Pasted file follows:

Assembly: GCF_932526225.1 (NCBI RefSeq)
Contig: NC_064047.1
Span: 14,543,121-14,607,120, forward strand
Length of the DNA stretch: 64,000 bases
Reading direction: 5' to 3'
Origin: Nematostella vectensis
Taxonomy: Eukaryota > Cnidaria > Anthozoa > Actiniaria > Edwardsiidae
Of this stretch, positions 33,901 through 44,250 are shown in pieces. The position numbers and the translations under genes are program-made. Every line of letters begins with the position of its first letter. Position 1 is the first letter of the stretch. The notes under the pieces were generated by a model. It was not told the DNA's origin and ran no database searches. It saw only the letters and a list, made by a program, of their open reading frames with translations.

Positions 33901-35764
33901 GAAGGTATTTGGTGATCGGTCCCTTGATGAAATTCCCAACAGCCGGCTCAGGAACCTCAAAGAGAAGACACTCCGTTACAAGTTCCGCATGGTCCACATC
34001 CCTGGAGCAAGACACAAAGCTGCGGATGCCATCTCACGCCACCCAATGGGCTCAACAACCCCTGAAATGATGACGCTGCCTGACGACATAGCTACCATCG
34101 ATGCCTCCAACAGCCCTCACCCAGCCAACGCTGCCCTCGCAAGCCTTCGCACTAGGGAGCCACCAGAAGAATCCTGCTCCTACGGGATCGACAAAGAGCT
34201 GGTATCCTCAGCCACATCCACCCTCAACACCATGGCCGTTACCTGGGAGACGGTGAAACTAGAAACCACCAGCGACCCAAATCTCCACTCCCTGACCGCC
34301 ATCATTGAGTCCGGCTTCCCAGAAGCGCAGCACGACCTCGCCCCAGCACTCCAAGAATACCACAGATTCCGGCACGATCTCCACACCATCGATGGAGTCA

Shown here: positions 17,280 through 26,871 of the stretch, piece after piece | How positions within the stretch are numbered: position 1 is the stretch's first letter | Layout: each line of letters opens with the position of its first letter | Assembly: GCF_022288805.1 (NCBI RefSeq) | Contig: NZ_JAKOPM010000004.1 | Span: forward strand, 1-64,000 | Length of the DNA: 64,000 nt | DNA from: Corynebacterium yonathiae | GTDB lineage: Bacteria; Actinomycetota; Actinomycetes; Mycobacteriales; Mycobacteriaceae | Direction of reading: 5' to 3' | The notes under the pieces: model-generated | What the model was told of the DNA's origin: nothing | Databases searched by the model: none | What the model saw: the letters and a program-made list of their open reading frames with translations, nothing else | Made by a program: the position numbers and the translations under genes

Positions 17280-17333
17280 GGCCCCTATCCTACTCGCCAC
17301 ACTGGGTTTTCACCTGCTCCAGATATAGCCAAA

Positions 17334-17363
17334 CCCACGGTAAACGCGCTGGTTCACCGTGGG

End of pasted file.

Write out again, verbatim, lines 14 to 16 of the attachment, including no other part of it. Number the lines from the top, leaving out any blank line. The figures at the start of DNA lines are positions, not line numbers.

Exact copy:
34301 ATCATTGAGTCCGGCTTCCCAGAAGCGCAGCACGACCTCGCCCCAGCACTCCAAGAATACCACAGATTCCGGCACGATCTCCACACCATCGATGGAGTCA

Shown here: positions 17,280 through 26,871 of the stretch, piece after piece | How positions within the stretch are numbered: position 1 is the stretch's first letter | Layout: each line of letters opens with the position of its first letter | Assembly: GCF_022288805.1 (NCBI RefSeq) | Contig: NZ_JAKOPM010000004.1 | Span: forward strand, 1-64,000 | Length of the DNA: 64,000 nt | DNA from: Corynebacterium yonathiae | GTDB lineage: Bacteria; Actinomycetota; Actinomycetes; Mycobacteriales; Mycobacteriaceae | Direction of reading: 5' to 3' | The notes under the pieces: model-generated | What the model was told of the DNA's origin: nothing | Databases searched by the model: none | What the model saw: the letters and a program-made list of their open reading frames with translations, nothing else | Made by a program: the position numbers and the translations under genes

Positions 17280-17333